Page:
The above picture was taken from my fourth story apartment window this morning shortly after I rolled out of bed, wondering why the norm of a warm (in color only) orange and pink morning aurora wasn't doing it's usual job of waking me on my day off. Even at 26 years old, I never cease to be in awe of a fresh blanket of snow when I get to see and experience it for myself. Maybe it is the school child in me that remembers that snow, when we rarely had snow, was associated with missing school, or maybe that growing up just barely on the Oklahoma side of the Confederate border I was never exposed to what is considered traditional winter precipitation enough to be jaded by its annual visitation. Whatever the case may be, I find that I can never be complacent about even the slightest frosting on the ground.
In a way, it has this magic quality to it. Not the Penn and Teller, Criss Angel slide of hand nonsense, but rather the kind of magic that is real, or at least was real when you were a child and magic was the explanation for all things ineffable. For me, there is this calming feeling that comes with it as it falls and covers everything below, showing just how small and vulnerable the world around us truly is: it has no answer to the collection of minuscule, fragile flakes of whipped water that cover it in such a duvet of purity. I know that there are plenty of examples of natural weather that pronounces itself in such ways that covers and/or lays waste to its surroundings, but none that give such peace.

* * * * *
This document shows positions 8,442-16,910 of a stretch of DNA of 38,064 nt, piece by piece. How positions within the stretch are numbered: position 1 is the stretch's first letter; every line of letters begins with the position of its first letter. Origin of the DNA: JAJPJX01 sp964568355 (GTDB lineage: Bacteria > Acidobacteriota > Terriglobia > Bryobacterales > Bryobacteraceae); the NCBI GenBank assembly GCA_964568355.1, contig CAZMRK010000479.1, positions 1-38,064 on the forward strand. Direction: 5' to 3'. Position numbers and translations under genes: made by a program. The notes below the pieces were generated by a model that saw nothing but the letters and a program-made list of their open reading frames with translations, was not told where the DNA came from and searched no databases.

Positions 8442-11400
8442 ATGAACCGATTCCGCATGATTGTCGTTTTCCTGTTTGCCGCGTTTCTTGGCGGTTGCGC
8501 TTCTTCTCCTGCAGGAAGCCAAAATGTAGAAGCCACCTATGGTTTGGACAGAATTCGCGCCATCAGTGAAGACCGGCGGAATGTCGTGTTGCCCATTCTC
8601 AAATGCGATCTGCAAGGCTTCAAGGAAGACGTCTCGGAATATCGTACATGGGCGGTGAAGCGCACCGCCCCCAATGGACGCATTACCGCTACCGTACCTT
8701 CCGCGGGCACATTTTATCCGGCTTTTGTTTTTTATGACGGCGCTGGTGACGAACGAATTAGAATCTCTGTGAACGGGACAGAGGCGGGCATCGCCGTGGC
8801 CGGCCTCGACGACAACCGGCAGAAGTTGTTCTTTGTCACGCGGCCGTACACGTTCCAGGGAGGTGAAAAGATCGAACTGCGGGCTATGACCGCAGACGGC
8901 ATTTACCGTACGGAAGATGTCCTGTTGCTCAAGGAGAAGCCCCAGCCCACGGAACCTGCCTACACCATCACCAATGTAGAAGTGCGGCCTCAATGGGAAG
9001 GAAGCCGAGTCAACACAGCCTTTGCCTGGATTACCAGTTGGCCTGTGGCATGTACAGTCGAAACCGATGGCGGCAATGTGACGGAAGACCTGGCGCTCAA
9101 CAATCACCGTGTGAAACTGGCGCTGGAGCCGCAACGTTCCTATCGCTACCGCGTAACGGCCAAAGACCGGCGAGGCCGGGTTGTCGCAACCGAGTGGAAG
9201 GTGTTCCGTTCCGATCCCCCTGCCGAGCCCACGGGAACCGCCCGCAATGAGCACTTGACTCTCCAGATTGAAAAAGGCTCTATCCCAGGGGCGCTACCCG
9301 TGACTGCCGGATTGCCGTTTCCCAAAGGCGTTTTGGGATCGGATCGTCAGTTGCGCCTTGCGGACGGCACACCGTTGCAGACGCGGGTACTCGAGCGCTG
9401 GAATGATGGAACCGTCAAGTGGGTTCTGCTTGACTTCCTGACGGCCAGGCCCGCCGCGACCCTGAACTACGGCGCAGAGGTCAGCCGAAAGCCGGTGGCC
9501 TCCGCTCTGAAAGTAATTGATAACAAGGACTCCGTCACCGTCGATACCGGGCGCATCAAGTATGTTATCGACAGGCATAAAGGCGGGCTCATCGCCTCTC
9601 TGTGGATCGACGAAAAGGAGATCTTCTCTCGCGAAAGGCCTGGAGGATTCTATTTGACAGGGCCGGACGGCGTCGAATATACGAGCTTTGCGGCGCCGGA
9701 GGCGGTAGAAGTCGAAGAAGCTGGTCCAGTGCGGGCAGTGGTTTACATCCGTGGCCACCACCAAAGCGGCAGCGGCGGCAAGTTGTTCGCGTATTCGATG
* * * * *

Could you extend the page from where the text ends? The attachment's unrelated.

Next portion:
When I see a yard or street of fresh, undisturbed snow, as was the case today, I see the wholeness in the good of the world. I feel the innocence of who I once was laying before me, waiting for me to ramble through it in such a way leaving it to resemble the thrashed and chaotic dissidence I carry within myself, about myself, on a daily basis. It lets me know that there is still untapped brilliance within me, within you, in that although every sheet of every layer of snow seems uniform in size and color, the uniqueness each flake holds tells a different story of it's decent from the heavens to the earth. And finally, it is the embodiment of the metaphorical end of the cyclical composition of our worlds: In nature, though the grass and trees never actually die in the sense that we as animals know death, they do go into a point of rest in order to be prepared with the energies necessary to bring forth new fruit and decorative flowers.
The two winters I have had the privilege of experiencing here in the Grand Ronde Valley have not failed to disappoint in teaching me more about life and myself than I ever thought I could know, and from what I've been told these have been rather mild winters. I can't imagine how enlightening a regular Eastern Oregon winter season would be.